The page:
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Industry (Government Support)

Part of Opposition Day — [1st allotted day] – in the House of Commons at 1:05 pm on 16th June 2010.

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Photo of Pat McFadden Pat McFadden Shadow Secretary of State for Business, Innovation and Skills 1:05 pm, 16th June 2010

My hon. Friend makes a good point. Sometimes a bit of investment from the public sector can lever in significant extra investment from the private sector.

I want to turn to the criticisms of the approach that I have set out that have been made by the Secretary of State and the Prime Minister in recent weeks. They have made specific accusations, saying that the projects were agreed in a hurry and were politically motivated. Indeed, the Prime Minister repeated that allegation a short time ago at Prime Minister's questions, when he spoke of fiddled grants for political reasons. Last week, he alleged that we had spent tens of billions of pounds on industrial support. I have to say that it is no wonder that he is sharpening his public spending axe if that is his grasp of the amount of money that we were spending on industrial support.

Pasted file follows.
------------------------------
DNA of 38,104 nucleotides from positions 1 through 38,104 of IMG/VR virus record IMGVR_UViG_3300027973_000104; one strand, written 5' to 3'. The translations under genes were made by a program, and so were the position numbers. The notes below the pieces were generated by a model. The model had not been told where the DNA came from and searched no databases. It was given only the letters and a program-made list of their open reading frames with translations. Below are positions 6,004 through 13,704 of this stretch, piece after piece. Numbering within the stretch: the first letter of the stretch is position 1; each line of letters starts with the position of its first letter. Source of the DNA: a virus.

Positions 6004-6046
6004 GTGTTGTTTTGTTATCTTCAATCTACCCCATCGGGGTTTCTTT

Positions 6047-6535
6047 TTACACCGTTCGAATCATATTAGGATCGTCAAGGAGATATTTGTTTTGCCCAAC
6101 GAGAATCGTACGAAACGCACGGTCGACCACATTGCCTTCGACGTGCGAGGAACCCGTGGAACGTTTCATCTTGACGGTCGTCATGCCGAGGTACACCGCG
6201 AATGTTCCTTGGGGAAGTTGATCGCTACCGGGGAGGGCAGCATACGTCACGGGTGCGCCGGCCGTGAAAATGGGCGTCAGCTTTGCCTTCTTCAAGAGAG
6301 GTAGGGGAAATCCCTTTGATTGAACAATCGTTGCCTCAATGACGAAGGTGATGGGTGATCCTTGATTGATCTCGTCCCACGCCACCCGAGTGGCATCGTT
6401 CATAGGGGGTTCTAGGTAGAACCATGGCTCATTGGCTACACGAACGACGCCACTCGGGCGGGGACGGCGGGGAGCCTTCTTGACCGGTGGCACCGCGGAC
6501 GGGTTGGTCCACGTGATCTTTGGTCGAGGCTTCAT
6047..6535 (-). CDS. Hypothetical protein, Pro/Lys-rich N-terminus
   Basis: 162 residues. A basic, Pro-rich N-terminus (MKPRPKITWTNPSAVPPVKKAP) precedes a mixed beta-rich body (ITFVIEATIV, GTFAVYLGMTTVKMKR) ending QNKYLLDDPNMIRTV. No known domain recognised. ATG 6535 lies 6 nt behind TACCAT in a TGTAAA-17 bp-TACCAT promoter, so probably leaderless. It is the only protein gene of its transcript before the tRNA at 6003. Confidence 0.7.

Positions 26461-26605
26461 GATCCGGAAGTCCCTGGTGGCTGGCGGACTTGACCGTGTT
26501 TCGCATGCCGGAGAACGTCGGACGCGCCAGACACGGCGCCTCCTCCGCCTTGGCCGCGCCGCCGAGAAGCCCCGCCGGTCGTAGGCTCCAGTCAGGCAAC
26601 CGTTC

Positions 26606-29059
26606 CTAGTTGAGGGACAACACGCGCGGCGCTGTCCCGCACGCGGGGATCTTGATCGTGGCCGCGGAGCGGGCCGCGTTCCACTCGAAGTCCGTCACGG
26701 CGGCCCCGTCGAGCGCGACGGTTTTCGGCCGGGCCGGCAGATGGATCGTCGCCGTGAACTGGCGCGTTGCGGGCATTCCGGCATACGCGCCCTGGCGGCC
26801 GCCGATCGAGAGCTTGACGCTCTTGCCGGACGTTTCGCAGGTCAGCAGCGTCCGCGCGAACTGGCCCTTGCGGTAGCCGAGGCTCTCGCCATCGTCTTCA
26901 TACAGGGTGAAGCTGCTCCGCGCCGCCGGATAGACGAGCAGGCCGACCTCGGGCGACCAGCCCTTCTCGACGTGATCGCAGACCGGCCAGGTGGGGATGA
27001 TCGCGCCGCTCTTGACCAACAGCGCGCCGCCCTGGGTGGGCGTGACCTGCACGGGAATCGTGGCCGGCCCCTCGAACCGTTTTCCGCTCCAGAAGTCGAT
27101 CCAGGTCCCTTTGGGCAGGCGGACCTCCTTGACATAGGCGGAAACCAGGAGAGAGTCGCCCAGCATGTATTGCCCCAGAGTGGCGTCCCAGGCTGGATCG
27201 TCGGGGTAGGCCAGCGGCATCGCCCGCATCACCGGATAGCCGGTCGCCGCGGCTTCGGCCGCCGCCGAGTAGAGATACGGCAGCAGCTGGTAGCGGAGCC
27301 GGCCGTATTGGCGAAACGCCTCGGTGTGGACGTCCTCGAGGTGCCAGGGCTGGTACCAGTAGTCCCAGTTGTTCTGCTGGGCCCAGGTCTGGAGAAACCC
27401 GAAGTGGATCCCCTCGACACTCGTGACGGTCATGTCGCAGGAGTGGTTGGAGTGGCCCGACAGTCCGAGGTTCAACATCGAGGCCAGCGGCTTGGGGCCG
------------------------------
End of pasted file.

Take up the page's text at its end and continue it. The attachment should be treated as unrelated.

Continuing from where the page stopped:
Let me deal head-on with the accusation about rushed and politically motivated largesse. These projects were not agreed in a hurry. We negotiated for months with the car companies, with the wind turbine suppliers and with Sheffield Forgemasters. All those projects were subject to careful scrutiny by officials and to the usual value-for-money criteria used in decisions of this kind. In the last Parliament, time after time, I stood at the Dispatch Box opposite and was criticised by some of those who are now Ministers sitting in front of me-not for going too quickly on industrial aid or for being rash about it, but for dragging my feet.

In a report published as long ago as July 2009, the Business, Innovation and Skills Committee, which was chaired at the time by Peter Luff, who is now an Under-Secretary of State for Defence and a ministerial colleague of the Business Secretary, said that it was

"profoundly disappointed that to date not one single penny has been advanced through the scheme"- the automotive assistance scheme-and added:

"We hope that this will change rapidly."

That is the same scheme that has funded Ford and General Motors, so let us have fewer accusations that there was a huge rush in the run-up to the election to spend money profligately.

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